What's to know about bone cancer?
Bone cancer is divided into primary and secondary bone cancer: primary bone cancer forms in the cells of the bone and secondary bone cancer starts elsewhere, eventually spreading to bones.
In this article, we will discuss the survival rates, types, causes, symptoms, and treatments for bone cancer.
- Benign bone tumors are more common than malignant bone tumors.
- There are a number of different bone cancer types.
- Early symptoms might include pain in the affected area.
- A range of diagnostic tests can help diagnose bone cancer.
- Radiotherapy, chemotherapy, and surgery can all be used to treat bone cancer.
The type of treatment for bone cancer depends on several factors, including:
- the type of bone cancer
- where it is located
- how aggressive it is
- whether it is localized or has spread
There are three approaches to treating bone cancer. These are surgery, radiation therapy, and chemotherapy.
Surgery aims to remove the tumor and some of the bone tissue that surrounds it. If some of the cancer is left behind, it may continue to grow and eventually spread.
Limb-sparing surgery, also known as limb salvage surgery, means that surgical intervention occurs without having to amputate the limb. The surgeon may take some bone from another part of the body to replace lost bone, or an artificial bone may be fitted.
In some cases, however, amputation of a limb may be necessary.
Radiotherapy, machine pictured here, is commonly used for treating bone cancer and other forms of cancer.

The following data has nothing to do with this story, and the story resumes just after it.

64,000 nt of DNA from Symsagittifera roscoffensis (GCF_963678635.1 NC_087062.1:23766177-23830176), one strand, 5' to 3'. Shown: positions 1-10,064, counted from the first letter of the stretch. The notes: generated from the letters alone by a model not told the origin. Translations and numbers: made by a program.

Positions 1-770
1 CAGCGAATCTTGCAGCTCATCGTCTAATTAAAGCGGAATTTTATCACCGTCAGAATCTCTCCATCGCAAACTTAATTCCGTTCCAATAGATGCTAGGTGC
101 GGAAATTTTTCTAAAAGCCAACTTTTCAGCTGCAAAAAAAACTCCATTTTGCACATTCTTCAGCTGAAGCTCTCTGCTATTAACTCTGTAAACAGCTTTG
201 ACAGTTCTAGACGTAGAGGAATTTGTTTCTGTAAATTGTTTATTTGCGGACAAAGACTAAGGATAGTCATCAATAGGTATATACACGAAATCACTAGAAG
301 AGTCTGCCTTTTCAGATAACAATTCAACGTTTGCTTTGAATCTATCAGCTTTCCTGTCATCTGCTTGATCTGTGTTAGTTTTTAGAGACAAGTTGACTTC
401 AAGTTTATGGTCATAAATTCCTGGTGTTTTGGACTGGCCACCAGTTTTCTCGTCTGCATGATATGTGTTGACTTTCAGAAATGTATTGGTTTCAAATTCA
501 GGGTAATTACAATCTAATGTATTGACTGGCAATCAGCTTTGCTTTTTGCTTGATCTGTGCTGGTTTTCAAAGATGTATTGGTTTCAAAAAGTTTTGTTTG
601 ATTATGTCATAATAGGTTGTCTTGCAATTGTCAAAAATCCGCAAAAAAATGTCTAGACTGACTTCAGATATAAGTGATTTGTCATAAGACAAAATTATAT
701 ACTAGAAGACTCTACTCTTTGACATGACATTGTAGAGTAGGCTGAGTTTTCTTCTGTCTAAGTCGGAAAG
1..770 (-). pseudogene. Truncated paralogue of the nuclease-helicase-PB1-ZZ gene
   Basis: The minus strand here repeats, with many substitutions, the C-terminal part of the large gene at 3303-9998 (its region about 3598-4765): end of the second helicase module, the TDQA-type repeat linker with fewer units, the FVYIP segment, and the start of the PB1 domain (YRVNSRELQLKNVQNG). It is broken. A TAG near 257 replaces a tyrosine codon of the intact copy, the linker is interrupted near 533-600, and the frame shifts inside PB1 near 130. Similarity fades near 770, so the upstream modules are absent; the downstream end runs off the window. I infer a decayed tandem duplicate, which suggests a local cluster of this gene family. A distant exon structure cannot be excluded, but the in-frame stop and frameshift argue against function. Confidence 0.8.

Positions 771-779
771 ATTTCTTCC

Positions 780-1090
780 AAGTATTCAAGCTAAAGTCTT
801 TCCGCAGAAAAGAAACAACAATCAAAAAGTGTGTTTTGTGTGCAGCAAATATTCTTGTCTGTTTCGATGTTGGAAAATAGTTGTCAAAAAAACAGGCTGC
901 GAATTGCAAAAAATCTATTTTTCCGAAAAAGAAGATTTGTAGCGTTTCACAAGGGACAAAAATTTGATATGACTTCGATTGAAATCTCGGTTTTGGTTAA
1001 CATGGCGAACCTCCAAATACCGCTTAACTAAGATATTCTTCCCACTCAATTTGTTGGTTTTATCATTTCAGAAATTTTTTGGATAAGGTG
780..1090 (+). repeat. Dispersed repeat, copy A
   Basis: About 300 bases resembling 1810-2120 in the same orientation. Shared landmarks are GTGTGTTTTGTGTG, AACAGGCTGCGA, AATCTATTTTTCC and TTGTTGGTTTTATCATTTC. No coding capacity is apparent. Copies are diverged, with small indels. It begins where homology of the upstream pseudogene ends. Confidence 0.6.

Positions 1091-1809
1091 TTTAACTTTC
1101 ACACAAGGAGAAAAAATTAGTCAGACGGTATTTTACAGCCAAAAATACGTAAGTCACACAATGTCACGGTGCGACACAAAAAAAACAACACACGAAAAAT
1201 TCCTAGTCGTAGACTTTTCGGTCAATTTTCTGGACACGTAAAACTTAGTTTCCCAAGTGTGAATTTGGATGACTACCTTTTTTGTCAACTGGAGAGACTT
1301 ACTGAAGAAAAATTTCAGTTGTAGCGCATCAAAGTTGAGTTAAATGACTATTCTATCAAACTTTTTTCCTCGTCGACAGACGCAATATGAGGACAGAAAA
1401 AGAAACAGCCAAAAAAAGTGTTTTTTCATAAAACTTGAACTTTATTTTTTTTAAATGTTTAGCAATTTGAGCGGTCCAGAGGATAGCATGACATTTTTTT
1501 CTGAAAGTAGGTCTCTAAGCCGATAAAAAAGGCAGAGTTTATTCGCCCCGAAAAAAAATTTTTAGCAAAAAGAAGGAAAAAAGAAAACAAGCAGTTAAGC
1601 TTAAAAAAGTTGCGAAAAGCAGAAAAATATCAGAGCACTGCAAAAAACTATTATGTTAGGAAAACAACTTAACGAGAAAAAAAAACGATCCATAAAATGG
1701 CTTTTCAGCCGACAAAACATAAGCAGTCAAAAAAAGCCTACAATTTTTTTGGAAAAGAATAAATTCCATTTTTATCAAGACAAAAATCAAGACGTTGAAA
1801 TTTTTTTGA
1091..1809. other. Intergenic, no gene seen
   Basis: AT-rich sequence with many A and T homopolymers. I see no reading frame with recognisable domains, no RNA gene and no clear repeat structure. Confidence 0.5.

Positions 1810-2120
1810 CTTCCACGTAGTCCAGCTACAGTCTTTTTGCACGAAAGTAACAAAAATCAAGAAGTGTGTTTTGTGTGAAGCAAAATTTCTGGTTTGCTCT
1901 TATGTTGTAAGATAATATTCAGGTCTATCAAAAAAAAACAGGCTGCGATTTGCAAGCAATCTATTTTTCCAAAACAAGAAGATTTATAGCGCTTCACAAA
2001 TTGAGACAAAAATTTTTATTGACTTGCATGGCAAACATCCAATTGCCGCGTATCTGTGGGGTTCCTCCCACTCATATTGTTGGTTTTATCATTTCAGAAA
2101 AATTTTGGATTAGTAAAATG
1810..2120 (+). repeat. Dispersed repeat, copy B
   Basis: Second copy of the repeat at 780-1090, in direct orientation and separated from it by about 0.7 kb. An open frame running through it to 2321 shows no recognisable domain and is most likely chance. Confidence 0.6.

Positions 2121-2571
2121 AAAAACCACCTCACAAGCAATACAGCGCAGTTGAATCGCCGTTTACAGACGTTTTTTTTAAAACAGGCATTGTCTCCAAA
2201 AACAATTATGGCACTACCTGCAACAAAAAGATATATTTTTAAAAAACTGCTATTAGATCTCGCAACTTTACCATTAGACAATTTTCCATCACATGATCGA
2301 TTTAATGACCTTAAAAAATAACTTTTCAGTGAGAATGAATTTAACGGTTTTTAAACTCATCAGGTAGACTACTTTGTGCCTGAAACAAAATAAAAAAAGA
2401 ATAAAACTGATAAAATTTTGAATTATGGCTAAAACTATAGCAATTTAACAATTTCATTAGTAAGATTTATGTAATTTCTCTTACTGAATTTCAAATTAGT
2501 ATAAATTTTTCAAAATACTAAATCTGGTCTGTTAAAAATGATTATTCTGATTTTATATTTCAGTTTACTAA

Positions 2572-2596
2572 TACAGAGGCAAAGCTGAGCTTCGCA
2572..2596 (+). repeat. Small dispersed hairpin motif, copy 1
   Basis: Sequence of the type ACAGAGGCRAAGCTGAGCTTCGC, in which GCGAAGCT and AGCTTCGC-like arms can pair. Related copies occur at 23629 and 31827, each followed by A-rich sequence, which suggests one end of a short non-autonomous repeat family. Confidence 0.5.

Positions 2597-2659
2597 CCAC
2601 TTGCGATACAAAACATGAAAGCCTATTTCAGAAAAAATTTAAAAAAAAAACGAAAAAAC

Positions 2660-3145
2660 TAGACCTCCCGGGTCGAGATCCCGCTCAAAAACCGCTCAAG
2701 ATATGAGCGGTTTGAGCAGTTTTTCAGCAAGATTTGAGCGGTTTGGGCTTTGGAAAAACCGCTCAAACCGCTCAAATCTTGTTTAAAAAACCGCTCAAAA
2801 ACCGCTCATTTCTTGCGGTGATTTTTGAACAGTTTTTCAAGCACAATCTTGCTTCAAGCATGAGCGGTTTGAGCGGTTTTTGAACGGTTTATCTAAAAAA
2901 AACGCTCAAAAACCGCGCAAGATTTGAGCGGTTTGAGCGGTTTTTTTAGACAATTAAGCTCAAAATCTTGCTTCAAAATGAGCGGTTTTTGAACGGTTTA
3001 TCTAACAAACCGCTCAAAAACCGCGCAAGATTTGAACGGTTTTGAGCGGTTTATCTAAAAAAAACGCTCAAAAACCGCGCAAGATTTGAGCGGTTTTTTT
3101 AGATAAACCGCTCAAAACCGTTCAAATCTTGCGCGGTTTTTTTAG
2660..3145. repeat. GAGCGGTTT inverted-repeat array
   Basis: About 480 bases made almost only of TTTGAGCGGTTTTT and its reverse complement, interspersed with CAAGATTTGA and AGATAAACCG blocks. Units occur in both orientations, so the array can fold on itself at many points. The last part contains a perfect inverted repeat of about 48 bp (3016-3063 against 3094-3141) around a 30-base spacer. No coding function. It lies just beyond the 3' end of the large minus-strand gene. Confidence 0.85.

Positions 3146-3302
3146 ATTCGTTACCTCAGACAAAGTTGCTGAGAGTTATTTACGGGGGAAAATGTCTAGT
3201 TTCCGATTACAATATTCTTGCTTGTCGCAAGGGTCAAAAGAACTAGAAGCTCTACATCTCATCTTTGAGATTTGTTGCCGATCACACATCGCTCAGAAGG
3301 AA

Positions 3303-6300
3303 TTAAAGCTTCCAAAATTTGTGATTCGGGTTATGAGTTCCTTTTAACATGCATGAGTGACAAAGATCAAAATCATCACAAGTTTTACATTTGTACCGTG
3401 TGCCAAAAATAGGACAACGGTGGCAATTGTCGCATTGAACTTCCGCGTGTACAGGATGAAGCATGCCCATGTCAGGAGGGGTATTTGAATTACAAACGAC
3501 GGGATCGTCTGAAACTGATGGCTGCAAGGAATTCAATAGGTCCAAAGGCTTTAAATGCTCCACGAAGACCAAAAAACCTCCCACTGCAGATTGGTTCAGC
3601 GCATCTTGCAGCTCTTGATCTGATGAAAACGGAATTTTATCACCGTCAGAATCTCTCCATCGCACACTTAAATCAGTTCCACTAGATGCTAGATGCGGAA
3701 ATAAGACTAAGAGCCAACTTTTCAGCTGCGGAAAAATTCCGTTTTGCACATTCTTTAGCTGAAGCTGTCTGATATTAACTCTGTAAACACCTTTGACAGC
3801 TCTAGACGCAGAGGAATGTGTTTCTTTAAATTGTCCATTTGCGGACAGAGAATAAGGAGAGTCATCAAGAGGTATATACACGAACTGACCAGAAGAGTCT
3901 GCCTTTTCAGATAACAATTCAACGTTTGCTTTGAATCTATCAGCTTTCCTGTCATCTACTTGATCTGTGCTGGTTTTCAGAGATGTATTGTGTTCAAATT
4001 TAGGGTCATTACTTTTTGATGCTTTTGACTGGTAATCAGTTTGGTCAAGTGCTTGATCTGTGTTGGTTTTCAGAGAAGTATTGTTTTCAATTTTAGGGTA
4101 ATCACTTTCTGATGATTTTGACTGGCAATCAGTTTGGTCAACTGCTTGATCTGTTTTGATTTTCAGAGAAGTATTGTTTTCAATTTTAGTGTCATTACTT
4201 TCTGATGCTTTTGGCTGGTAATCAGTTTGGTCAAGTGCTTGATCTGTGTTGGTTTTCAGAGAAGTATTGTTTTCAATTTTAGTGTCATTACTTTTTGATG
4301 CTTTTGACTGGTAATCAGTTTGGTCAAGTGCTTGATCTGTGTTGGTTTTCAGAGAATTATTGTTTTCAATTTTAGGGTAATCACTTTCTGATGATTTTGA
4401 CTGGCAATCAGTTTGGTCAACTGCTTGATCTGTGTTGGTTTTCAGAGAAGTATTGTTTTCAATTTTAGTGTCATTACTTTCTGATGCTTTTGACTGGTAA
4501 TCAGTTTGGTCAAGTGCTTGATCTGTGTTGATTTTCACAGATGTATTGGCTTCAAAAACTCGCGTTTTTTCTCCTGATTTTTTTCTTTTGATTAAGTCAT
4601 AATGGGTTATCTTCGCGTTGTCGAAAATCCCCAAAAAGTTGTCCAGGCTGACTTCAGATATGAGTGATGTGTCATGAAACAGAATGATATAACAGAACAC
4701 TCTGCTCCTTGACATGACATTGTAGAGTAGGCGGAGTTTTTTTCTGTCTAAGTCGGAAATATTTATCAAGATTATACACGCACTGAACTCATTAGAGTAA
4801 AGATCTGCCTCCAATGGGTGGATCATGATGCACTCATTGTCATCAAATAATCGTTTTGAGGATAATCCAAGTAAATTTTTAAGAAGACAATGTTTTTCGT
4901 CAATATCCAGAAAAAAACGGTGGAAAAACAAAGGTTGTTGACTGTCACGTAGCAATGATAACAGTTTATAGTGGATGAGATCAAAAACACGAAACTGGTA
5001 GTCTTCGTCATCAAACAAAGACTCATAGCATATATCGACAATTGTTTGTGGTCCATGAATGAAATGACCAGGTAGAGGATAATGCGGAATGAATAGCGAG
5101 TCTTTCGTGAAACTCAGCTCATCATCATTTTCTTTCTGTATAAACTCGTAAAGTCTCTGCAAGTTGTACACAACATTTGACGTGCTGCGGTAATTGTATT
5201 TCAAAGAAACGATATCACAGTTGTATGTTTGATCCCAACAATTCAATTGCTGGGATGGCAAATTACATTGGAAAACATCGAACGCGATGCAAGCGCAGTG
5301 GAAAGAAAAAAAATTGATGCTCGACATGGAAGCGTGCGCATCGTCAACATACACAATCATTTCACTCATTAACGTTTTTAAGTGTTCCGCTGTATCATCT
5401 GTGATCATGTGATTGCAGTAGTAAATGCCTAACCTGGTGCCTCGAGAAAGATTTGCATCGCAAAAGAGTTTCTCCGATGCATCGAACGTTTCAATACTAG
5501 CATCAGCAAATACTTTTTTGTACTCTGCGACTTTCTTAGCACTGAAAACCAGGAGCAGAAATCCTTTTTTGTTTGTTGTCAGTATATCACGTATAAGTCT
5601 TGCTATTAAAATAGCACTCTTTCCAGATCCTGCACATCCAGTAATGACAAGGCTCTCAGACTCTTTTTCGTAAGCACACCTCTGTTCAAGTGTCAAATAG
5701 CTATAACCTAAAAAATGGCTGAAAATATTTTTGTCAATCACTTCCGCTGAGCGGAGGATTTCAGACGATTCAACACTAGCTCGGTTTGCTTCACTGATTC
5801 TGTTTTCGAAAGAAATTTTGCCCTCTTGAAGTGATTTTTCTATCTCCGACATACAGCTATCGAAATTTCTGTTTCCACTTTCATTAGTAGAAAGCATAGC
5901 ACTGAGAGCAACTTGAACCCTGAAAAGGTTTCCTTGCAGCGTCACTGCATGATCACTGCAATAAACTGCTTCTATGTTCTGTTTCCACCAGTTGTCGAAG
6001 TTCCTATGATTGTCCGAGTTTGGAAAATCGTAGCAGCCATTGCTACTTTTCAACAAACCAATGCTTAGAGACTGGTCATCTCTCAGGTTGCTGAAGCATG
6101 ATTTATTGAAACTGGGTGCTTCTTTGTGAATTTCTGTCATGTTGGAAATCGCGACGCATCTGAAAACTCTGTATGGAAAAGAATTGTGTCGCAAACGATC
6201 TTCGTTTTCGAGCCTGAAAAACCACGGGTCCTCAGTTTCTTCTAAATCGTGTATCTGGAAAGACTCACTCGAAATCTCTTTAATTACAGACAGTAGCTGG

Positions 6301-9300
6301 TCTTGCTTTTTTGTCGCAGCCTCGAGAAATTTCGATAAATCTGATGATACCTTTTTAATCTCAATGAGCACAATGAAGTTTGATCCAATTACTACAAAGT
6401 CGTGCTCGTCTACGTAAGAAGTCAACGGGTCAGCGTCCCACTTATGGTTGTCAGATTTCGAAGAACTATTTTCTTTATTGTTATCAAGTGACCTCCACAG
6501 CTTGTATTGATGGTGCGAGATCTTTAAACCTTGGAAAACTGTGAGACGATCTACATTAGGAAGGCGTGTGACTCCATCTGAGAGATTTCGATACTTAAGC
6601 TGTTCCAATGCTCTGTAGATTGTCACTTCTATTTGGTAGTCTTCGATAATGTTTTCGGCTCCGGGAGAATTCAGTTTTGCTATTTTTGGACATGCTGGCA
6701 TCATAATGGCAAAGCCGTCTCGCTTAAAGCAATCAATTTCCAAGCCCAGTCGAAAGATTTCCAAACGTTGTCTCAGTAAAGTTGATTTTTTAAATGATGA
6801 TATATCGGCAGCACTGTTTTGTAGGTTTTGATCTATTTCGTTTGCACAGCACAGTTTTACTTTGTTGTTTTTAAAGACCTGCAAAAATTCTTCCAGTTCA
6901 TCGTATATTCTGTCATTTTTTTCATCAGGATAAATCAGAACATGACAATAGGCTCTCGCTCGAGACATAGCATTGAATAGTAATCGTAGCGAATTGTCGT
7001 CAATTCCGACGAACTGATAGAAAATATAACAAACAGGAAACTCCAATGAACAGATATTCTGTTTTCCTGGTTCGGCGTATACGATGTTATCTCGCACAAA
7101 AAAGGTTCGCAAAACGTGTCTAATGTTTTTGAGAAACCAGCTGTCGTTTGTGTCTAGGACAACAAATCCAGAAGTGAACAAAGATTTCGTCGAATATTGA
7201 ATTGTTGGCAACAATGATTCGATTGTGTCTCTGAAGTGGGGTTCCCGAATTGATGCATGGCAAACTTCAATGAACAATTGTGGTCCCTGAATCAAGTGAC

Radiotherapy is commonly used in the treatment of many cancer types. It involves the use of high-energy X-rays or particles to destroy cancer cells. Radiotherapy works by damaging the DNA inside the tumor cells, preventing them from reproducing.
Radiotherapy can be used to:
- cure the patient by completely destroying the tumor.
- relieve pain in more advanced cancers.
- shrink the tumor, making it easier to then surgically remove it.
- eliminate the cancer cells that remained behind after surgery.
Combination therapy is radiotherapy combined with another type of therapy. This may be more effective in some cases.
Chemoradiation, or radiotherapy combined with chemotherapy, may also be used.
Chemotherapy involves the use of chemicals to treat disease. More specifically, it refers to the destruction of cancer cells. Chemotherapy has five possible goals:
- Total remission: Chemotherapy aims to cure the patient. In some cases, chemotherapy alone can get rid of the cancer completely.
- Combination therapy: Chemotherapy can help other therapies, such as radiotherapy or surgery, produce better results.
- Delay or prevent recurrence: Chemotherapy, when used to prevent the return of cancer, is most often used after a tumor has been removed surgically.
- Slow down cancer progression: Chemotherapy can slow down the advancement of the cancer.
Chemotherapy may also help to relieve symptoms; this is more frequently used for patients with advanced cancer.
Bone cancer is staged dependent on how advanced it is:
- Stage 1: The cancer has not spread from the bone. The cancer is not aggressive.
- Stage 2: This is the same as stage 1 but more aggressive.
- Stage 3: Tumors exist in at least two places in the same bone.
- Stage 4: The cancer has spread to other parts of the body.